Here's everything to know about the fashion brand, from how it got its start to its best-selling pieces.
New York really is a concrete jungle in which dreams become reality. It’s where artists are born and brands are established, both of which stem from the city’s contagious energy. Among the most famous labels bred in Manhattan is the fashion brand Coach New York, otherwise known as Coach or the Original American House of Leather.
The start of Coach the fashion brand.
Coach was founded by six artisans in a New York loft back in 1941. At the start, they hand made wallets and billfolds out of leather, and while profitable, the brand thrived relatively quietly. After a few years in business, Lillian and Miles Cahn — two experts in the leather goods industry — joined the company and spearheaded the operation to its success. Miles was responsible for improving their products, processing the leather similarly to how baseball glove leather was processed, thus making it softer and more durable. Lillian, on the other hand, designed the brand’s first women’s handbags.
The couple bought Coach in 1961 and from there, the affordable luxury label grew into the brand you know and love today — with a little help from some rockstars in the space along the way.
Bonnie Cashin was Coach’s first lead designer.
In 1962, Miles hired Bonnie Cashin — whom Fashionsita once called a “a pioneering ready-to-wear designer” that “helped invent, and cement, the category of American sportswear” — to front a women’s accessories account under their men’s accessory company, Gail Leather. Cashin stepped into her role and designed multiple Coach signatures, including the label’s renowned brass turn-key hardware, the bucket bag, and a zip-top tote roomy enough to fit a second, smaller handbag inside. She left the brand in 1974.
"[Cashin] was the designer who started the movement of carrying two bags to work," Jeannine Scimeme, adjunct assistant professor in Accessories Design at the Fashion Institute of Technology (FIT), told Fashionista back in 2019. "It was definitely for busy, working women. If she carried two bags, that woman was working outside the home. And [Cashin] believed that women had so many roles, one bag wasn't enough."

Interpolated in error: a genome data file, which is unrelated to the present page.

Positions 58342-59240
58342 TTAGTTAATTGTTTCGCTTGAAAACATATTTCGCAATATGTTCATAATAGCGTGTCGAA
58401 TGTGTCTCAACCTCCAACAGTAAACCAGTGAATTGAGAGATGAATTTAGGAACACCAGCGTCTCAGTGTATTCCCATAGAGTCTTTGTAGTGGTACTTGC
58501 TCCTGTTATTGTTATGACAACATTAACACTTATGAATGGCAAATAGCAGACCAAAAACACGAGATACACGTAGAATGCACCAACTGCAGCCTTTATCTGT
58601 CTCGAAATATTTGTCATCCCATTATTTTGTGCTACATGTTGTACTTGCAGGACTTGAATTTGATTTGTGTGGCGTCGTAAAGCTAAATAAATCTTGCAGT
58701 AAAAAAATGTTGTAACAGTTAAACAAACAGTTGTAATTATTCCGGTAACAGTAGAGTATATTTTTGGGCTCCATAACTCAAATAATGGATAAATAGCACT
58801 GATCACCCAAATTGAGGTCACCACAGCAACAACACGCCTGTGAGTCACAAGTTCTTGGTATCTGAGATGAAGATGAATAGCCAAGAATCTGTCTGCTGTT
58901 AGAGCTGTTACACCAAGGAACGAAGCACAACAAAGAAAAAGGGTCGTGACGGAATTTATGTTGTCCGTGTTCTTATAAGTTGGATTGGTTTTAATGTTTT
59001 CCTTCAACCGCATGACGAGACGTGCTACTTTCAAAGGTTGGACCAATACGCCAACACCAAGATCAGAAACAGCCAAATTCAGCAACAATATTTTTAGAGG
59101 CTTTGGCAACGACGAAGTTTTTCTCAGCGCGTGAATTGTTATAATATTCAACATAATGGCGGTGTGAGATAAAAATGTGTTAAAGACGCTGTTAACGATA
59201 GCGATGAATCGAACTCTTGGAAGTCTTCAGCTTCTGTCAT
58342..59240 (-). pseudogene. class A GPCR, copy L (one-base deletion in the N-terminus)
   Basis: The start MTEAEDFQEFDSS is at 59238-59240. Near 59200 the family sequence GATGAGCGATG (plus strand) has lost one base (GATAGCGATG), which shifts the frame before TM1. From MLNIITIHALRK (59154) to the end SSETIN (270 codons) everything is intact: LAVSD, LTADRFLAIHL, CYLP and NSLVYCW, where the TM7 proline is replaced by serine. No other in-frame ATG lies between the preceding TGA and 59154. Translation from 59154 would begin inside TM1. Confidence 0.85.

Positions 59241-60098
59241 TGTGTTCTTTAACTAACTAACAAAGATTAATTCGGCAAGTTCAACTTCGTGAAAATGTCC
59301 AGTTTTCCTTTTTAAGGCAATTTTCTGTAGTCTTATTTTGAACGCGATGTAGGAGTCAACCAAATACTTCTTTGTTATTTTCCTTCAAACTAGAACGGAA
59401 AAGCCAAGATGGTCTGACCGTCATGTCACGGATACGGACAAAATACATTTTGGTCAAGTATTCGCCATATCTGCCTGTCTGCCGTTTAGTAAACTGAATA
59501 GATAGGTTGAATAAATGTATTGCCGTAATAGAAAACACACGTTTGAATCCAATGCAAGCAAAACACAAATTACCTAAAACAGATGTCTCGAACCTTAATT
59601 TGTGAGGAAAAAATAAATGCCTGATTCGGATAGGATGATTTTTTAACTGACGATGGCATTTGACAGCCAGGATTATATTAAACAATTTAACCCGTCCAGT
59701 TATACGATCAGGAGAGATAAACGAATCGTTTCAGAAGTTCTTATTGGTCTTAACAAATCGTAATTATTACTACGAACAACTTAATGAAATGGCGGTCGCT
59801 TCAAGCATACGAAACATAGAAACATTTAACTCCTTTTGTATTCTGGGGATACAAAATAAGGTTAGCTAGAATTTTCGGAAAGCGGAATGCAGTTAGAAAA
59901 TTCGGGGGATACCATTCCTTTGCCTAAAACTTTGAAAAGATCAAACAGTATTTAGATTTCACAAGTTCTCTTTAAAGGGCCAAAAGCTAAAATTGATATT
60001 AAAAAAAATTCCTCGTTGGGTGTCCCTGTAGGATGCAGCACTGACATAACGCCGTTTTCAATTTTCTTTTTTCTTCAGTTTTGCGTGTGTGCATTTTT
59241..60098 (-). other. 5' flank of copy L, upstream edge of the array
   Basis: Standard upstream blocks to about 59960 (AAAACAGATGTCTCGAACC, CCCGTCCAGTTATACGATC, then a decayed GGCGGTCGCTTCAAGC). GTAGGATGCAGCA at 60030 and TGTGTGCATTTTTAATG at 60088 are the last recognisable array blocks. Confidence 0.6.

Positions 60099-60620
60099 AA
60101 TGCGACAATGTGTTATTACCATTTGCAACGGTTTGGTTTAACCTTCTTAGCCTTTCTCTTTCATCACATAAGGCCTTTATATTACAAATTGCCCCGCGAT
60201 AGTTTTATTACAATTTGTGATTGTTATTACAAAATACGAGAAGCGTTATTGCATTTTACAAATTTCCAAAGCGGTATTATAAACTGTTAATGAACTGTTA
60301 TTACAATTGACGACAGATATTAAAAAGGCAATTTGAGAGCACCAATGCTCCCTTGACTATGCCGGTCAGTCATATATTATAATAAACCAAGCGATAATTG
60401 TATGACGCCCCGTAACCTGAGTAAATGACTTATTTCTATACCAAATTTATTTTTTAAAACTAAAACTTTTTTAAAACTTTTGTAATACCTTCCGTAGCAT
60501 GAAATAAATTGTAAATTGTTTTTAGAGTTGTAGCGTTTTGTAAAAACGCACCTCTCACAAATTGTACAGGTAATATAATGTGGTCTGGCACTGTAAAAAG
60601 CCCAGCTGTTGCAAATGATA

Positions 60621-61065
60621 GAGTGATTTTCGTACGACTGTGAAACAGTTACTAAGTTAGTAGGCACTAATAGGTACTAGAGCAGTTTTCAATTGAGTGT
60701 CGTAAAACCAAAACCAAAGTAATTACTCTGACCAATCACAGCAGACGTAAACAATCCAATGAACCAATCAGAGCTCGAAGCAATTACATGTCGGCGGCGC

The importance of Richard Rose and Lewis Frankford.
Richard Rose joined the Coach family in 1965, stepping into the role of Executive Vice President. Rose is responsible for getting Coach the placement it needed in department stores, giving the brand a new level of exposure and status. He is also credited as being Lewis Frankford’s mentor.
Lewis Frankford joined Coach in 1979 as its Vice President of Business Development. Under his direction, the first Coach flagship opened on Madison Avenue in 1985, the same year that Miles and Lilian Cahn would sell the brand to the American consumer goods company Sara Lee.
Coach was briefly owned by Sara Lee.
Yes, that Sara Lee. The Sara Lee best known for its desserts — cheesecake, pie, pound cake, etc.
It might come as a surprise that, out of all the corporations the Cahn family could have sold their fashion house to, they settled on Sara Lee. But it turns out, the age-old saying “opposites attract” kind of rang true here. Under new management, and with Frankford’s vision for the company, Coach sales flourished.